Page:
The Little Things | South Bay Law Firm
2150
post-template-default,single,single-post,postid-2150,single-format-standard,bridge-core-1.0.2,ajax_fade,page_not_loaded,,qode_grid_1300,side_area_uncovered_from_content,footer_responsive_adv,qode-child-theme-ver-1.0.0,qode-theme-ver-20.2,qode-theme-bridge,wpb-js-composer js-comp-ver-6.1,vc_responsive,elementor-default
 

The Little Things

The Little Things

O to grace how great a debtor, daily I'm const...

In the confirmation of a Chapter 11 plan – as in life – it is often the little things that count.

Late last month, a Houston Bankruptcy Court provided helpful guidance on a very seldom-discussed, and often-overlooked, confirmation issue:  Whether the reorganized debtor’s management make-up and structure is consistent with “public policy.”  A copy of that decision is available here.

Barring an outright sale of assets, the confirmation of a plan of reorganization is typically the centerpiece of any Chapter 11 case.  Chapter 11’s confirmation provisions – set forth in section 1129 – impose a broad variety of requirements on the debtor, all of which must be met or legitimately excused under recognized exceptions.  Though many of these requirements have been extensively litigated and discussed by Bankruptcy Courts, several – including those pertaining to the governance and ownership structure of the reorganized debtor – have not enjoyed nearly as much review or discussion.  Before the Bankruptcy Court in In re Digerati Technologies, Inc. was the issue of whether the debtor’s proposed management structure was appropriate in light of the Code’s requirement that post-confirmation management be appointed on terms “consistent . . . with public policy” under § 1129(a)(5)(A)(ii).

Digerati Technologies filed a Chapter 11 bankruptcy petition in May 2013.  The plan submitted by Digerati proposed that the CEO and CFO of the company, who were also stockholders and creditors of Digerati, continue as the officers and directors of the reorganized debtor entity, positions which they had occupied within the two years prior to Digerati’s Chapter 11.  Digerati was a publicly-traded holding company for an operational subsidiary.  Thus, the plan’s proposed ongoing “officer and director” capacity also left Digerati’s CEO and CFO effectively in control of Digerati’s subsidiary.

Two Digerati stockholders objected to the plan on the grounds that Digerati’s pre-petition self-dealing established that continuation of Digerati’s pre-petition management was “not in the best interest of the estate, the creditors, the equity security holders and fail[ed] to satisfy public policy.”  On the basis of the evidence adduced at the confirmation hearing, the Bankruptcy Court denied confirmation of Digerati’s plan for its inability to satisfy the requirements of section 1129(a)(5)(A)(ii).  In the process, the Court formulated a nine-point checklist of essential factors relevant to determining whether appointment of an individual to serve as an officer of a reorganized debtor is consistent with public policy:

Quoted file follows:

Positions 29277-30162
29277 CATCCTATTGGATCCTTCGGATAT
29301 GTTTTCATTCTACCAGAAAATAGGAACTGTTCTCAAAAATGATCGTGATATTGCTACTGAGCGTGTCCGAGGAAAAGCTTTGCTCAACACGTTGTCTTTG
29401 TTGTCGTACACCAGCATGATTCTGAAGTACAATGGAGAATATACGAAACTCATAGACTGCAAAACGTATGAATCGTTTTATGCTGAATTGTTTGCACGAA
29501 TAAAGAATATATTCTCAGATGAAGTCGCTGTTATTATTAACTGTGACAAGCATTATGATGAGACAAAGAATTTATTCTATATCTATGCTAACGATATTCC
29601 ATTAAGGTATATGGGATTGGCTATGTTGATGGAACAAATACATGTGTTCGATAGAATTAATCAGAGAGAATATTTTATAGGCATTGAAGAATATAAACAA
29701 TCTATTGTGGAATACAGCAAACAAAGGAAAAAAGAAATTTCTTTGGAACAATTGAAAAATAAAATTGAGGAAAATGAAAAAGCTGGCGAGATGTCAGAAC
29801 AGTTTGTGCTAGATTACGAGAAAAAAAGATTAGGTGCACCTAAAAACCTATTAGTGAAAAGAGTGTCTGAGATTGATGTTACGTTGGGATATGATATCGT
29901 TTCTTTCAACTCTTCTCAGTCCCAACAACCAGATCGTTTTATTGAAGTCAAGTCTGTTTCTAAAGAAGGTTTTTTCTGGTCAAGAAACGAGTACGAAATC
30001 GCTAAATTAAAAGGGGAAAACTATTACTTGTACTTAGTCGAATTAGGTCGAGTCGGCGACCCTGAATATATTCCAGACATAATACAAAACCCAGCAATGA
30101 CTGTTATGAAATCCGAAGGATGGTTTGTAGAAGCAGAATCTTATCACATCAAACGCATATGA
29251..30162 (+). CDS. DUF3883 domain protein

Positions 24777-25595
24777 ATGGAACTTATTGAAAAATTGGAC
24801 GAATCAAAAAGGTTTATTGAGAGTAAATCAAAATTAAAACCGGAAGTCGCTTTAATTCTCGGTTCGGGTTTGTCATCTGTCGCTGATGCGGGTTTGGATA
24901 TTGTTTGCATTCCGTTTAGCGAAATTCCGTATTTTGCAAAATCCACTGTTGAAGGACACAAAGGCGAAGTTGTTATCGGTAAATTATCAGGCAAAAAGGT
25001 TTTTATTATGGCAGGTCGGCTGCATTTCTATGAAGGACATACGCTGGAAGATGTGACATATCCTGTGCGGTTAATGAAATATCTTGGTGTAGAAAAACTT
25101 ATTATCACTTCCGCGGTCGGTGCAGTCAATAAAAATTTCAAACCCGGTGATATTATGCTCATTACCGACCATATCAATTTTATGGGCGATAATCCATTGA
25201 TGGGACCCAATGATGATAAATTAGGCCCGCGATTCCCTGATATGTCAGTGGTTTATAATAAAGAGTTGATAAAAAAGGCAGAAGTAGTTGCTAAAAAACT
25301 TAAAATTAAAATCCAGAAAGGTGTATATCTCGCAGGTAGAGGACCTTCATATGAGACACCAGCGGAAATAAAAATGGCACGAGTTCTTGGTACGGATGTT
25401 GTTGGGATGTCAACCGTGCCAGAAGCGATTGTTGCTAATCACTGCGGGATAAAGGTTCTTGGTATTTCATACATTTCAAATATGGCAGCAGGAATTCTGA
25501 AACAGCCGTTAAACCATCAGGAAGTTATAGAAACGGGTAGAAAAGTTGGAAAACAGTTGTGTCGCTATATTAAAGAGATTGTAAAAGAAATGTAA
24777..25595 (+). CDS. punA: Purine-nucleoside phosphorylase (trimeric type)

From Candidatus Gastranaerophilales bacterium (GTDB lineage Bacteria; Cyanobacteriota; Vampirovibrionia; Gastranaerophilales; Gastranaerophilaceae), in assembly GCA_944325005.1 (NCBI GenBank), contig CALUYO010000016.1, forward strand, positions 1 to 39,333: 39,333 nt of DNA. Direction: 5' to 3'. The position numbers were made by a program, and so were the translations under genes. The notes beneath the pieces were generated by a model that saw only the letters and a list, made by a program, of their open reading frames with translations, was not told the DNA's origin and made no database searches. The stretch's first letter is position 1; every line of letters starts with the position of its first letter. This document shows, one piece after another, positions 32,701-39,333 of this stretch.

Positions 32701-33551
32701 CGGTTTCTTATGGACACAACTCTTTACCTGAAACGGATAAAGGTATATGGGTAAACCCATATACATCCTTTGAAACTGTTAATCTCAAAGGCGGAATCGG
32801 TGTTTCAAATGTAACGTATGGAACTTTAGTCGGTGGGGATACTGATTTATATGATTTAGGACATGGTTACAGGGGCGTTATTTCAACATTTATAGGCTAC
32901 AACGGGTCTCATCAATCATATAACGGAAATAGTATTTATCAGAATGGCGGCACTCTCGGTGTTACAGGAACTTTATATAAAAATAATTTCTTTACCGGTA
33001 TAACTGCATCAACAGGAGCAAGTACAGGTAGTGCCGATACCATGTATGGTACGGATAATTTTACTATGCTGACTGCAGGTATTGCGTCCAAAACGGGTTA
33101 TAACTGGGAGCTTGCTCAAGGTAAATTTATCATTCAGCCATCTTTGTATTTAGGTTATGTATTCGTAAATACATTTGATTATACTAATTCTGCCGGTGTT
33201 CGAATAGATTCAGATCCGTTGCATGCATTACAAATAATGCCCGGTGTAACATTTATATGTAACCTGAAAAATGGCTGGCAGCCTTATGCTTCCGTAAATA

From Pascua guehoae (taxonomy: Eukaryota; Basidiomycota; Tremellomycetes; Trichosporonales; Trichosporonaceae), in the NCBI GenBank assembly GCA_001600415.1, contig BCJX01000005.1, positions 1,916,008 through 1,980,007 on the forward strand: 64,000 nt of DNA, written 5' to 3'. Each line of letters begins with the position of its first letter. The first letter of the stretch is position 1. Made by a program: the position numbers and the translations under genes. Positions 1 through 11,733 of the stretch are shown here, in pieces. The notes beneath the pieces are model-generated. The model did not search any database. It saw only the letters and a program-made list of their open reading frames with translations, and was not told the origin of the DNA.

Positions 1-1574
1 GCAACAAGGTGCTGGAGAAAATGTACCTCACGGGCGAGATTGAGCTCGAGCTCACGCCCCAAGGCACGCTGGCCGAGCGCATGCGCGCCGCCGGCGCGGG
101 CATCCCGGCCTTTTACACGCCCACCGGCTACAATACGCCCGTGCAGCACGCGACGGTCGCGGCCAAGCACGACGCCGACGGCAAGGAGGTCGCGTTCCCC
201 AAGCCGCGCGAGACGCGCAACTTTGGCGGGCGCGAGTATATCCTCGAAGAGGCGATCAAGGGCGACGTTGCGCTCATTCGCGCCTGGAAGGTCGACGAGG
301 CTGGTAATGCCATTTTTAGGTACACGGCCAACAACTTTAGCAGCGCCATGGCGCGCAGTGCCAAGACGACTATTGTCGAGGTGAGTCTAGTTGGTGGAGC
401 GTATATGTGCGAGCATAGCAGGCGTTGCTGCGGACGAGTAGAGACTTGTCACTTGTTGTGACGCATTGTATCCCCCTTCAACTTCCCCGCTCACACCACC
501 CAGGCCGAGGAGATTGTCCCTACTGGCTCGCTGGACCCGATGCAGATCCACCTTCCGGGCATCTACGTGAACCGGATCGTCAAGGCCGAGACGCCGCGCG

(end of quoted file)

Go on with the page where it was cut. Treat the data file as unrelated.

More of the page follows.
(1) Does the proposed plan, if confirmed, keep the debtor in existence as an ongoing company, or is the debtor extinguished?

(2) Is the debtor a publicly- or privately-held company?

(3) Does continued service of the individual(s) proposed for officers and directors perpetuate incompetence, lack of direction, inexperience, or affiliations with groups inimical to the best interests of the debtor?

(4) Does the continued service of the proposed individual(s) provide adequate representation of all creditors and equity security owners?

(5) Does the retention of the proposed individual(s) violate state law in any respect?

(6) Is each proposed individual a “disinterested person”?

(7) Is each proposed individual capable and competent to serve in the proposed capacity assigned to him or her?

(8) Are the salaries and benefits that the proposed individual(s) will receive reasonable based upon the size of the debtor’s operations, the complexity of these operations, and the revenues to be generated?

(9) Are there any new independent outside directors being appointed under the proposed plan?

Digerati Technologies‘ review of applicable case law further highlights the following:

– Such little case law as exists on section 1129(a)(5)(A)(ii) suggests that a consistent focus is on whether management and the board of directors is “disinterested.”  Here, Digerati’s management was not.

– At least one decision reviewed by the Bankruptcy Court suggests that, where present management will continue, management’s track record is relevant:  Though Bankruptcy Courts are often reluctant to “second-guess” a debtor’s management, they will not reward or perpetuate incompetence and gross mismanagement where it clearly exists.

– Still another decision reviewed by the Bankruptcy Court focused on management’s level of compensation, relative to its experience and the demands of managing the debtor.

– Finally, the Bankruptcy Court’s helpful list of summarized factors, digested from all of the decisions, offers practitioners a useful “road map” to consider in drafting a Chapter 11 plan.

The Digerati decision serves as a reminder that all of Chapter 11’s requirements, no matter how seemingly arcane, must be met prior to a plan’s confirmation.  In hotly-contested matters, these requirements can often be a source of contention and – on occasion – tactical advantage.  In addition to this important reminder, Digerati offers both debtors’ and creditors’ counsel a helpful checklist for assessing their relative positions on the question of the debtor’s proposed corporate governance.

No Comments

Post A Comment